“It’s something that I’ve always kind of felt that there was need for,” Wagner said. “This game is too crazy to not have fun and it’s definitely a point of emphasis for me, just for the guys that came in and were stepping into a lot of key positions to not worry about who they were replacing or who you were coming behind but just to have the fun you’ve been having all your life and everything else will figure out itself. I think the main focus for us is just, you’ve all seen it. It’s just having fun, enjoying yourself, going out and this game is the exact same to me that you’ve been playing all your life. When it comes down to it, it’s who can find the ball the fastest and tackle it, and enjoy doing it.”
For receiver Doug Baldwin, this has been a difficult year from an individual standpoint. One knee injury kept him out of almost all of training camp and the preseason, then another caused him to miss two games earlier this season. He has also battled groin and elbow injuries, and as a result of all those injuries, as well as the Seahawks running the ball with so much success, the two-time Pro-Bowler’s numbers are down quite a bit this year from what they have been in recent years. Even so, Baldwin’s message to his position group, one he has repeated to the media several times, has been to go out and have fun.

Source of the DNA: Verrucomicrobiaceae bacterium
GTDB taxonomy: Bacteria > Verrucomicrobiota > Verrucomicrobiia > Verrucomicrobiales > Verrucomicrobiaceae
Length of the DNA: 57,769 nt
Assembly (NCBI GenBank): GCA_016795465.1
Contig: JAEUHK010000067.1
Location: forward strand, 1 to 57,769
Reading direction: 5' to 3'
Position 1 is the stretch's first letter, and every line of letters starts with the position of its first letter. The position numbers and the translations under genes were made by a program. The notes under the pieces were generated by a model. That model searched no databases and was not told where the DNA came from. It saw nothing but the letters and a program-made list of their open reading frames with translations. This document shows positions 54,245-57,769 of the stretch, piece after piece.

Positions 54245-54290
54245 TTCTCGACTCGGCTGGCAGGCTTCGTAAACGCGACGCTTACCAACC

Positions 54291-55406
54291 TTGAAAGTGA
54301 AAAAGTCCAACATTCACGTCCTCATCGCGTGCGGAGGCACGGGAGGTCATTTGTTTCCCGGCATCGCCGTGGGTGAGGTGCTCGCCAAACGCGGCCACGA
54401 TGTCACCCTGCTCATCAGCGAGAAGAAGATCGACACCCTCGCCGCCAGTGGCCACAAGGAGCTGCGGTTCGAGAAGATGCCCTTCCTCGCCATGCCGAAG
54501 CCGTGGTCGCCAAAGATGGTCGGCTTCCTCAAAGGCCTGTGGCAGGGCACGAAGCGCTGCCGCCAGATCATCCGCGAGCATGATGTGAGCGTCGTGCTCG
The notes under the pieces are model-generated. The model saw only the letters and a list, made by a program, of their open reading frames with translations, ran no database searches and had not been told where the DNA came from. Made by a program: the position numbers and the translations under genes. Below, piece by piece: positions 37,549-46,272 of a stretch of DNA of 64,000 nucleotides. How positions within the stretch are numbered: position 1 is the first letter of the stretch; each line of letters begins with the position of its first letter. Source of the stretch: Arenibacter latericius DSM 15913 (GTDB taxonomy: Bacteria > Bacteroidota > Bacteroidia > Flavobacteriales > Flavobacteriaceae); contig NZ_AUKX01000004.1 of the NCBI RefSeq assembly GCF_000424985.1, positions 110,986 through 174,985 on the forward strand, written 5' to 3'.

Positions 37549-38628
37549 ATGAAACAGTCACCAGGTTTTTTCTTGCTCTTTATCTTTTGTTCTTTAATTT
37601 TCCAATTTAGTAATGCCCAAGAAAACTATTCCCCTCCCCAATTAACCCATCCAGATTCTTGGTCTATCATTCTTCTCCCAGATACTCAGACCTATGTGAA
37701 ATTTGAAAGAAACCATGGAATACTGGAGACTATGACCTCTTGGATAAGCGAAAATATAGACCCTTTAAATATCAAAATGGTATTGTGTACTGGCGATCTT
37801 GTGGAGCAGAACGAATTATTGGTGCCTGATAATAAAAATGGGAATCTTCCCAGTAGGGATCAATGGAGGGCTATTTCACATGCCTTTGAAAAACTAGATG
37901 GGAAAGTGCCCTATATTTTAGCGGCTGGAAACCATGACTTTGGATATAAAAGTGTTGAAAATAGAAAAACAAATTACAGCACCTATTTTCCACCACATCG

“This sport is hard, and we’ve been through so much this year, and the most important part for our guys, for the receivers, is just to have fun,” Baldwin said. “There’s so many things that we don’t control, but when we do get our opportunities, we want to make sure that we’re having fun and demonstrating that.”
Of course fun doesn’t always last if a team is playing poorly, but after an 0-2 start to the season, the Seahawks have proven to be a resilient, tough team capable of playing with anyone. Seattle is 6-3 since that slow start, with all three losses coming by one score against the Rams and Chargers, two of the top teams in the league this year, and following back-to-back wins over the Packers and Panthers, the Seahawks have positioned themselves well for a December playoff push. In other words, there’s a good chance things will only get more fun for these Seahawks going forward.
“We have the right type of young guys, guys who have been here with the old regime who have instilled that mindset into them, guys like (Jarran) Reed, who is kind of leading the defensive line and having that special mentality,” Baldwin said. “Then you look at the offensive line with Justin Britt and Duane Brown, those guys bring the tenacity that we’ve always needed and always wanted in the offensive line. When you have that combination, with young guys who are just having fun, then good things happen.”
Eye On The Hawks: Seahawks at Panthers
Go behind the scenes with team photographer Rod Mar as he shares moments from the Seattle Seahawks' Week 12 game against the Carolina Panthers.